6 Lessons From the Social Media World Forum

Drew Neisser Founder & CEO, Renegade

Posted on December 18th 2012

6 Lessons From the Social Media World Forum

If you go to as many social media conferences as I do, sometimes it is difficult to separate the wheat from the chaff. At least that's the excuse I'm going to give for having my associate at Renegade, Merlin Ward share the six unique lessons he gleaned from the recent Social Media World Forum (SMWF) conference in New York City. 

1. Pair Your Social with Ads

Chris Thorne, Vice President of Social Media & Media at EA, the sports game developer, found that content was more effective when coupled with Facebook advertising. They put extra care into creating content that users could “play” with, essentially gamifying their Timeline; then they made the monetary spend to promote it to as many users as possible. The result was more than just extended reach—they increased virality and sales.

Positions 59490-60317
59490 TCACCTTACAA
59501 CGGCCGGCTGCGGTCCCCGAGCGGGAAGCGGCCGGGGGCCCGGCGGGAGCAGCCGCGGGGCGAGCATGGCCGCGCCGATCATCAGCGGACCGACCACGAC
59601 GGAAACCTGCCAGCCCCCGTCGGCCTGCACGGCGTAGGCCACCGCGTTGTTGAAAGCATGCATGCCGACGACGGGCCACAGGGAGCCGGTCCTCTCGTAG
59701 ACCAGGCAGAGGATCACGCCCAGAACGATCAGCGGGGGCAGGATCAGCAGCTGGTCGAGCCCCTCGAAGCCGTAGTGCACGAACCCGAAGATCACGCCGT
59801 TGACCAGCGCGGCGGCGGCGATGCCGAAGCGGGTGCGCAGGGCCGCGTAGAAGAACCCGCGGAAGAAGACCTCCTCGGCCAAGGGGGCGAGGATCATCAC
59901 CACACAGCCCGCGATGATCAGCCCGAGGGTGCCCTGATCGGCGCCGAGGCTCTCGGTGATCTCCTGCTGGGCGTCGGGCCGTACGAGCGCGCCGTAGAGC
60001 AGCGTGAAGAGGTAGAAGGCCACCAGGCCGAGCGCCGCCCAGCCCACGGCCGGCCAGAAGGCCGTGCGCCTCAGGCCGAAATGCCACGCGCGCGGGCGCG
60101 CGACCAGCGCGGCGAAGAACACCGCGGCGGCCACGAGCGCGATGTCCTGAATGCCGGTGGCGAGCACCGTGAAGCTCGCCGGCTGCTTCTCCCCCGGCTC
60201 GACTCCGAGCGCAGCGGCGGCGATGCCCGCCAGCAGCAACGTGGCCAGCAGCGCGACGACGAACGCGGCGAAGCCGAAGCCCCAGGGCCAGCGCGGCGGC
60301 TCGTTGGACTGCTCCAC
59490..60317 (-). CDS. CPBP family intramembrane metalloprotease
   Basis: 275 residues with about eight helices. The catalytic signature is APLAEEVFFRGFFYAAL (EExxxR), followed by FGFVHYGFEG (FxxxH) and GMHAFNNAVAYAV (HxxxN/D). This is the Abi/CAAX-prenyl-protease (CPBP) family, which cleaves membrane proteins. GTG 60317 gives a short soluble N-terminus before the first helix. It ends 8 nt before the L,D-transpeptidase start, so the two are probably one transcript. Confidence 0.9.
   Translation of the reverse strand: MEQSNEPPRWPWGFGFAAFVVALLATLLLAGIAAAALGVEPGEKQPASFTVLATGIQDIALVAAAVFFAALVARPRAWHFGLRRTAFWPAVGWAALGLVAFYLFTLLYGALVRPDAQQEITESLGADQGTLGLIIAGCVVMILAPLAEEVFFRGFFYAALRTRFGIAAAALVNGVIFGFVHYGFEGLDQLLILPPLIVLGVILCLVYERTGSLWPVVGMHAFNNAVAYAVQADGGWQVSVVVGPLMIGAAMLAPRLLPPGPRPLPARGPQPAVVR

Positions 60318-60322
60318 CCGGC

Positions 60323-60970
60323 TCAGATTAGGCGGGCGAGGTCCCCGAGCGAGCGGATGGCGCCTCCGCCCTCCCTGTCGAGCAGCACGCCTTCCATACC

2. Your Content Doesn’t Work Everywhere

Morgan Baden, Director of Social Media and Internal Communications for the book publisher Scholastic, shared their failures and successes with Pinterest. Pinterest is a natural social network for this brand, but they found that not all content is created equal. While female users enjoyed sharing book covers and special quote memes from books, photographs for events and other physical spaces didn’t attract the same interest. It seems that content made for collecting does the best on Pinterest, while amateur point-of-view photography is better left on the shelf. 

3. Branch Out Beyond Your Brand

Felicia Yukich, Manager of Social Media Worldwide for Four Seasons Hotels and Resorts, discovered the secret to using social media in the hospitality industry. The fundamentals of hospitality – thinking about your guests’ stay in and outside of the hotel – translates well into social media. Therefore, Four Seasons curates content far beyond the hotel brand, such as wedding planning ideas, sight seeing destinations and recreational activities. They get into the minds of their audience and focus on their interests, just like a good concierge would do.